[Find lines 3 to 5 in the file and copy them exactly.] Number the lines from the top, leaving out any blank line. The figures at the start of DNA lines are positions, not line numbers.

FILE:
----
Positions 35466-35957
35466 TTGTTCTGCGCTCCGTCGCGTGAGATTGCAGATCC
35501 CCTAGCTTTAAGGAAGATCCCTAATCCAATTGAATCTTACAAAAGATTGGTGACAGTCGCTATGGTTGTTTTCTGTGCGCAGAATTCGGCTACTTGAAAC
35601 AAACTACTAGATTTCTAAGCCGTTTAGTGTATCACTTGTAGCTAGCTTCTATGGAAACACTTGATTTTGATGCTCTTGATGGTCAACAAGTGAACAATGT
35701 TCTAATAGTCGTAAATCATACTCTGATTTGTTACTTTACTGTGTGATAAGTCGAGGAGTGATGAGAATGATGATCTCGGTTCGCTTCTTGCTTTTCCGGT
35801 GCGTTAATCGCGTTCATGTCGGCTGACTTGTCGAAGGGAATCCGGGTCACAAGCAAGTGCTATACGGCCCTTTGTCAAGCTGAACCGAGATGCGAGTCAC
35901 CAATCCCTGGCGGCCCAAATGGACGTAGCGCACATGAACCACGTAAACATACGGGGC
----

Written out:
35501 CCTAGCTTTAAGGAAGATCCCTAATCCAATTGAATCTTACAAAAGATTGGTGACAGTCGCTATGGTTGTTTTCTGTGCGCAGAATTCGGCTACTTGAAAC
35601 AAACTACTAGATTTCTAAGCCGTTTAGTGTATCACTTGTAGCTAGCTTCTATGGAAACACTTGATTTTGATGCTCTTGATGGTCAACAAGTGAACAATGT
35701 TCTAATAGTCGTAAATCATACTCTGATTTGTTACTTTACTGTGTGATAAGTCGAGGAGTGATGAGAATGATGATCTCGGTTCGCTTCTTGCTTTTCCGGT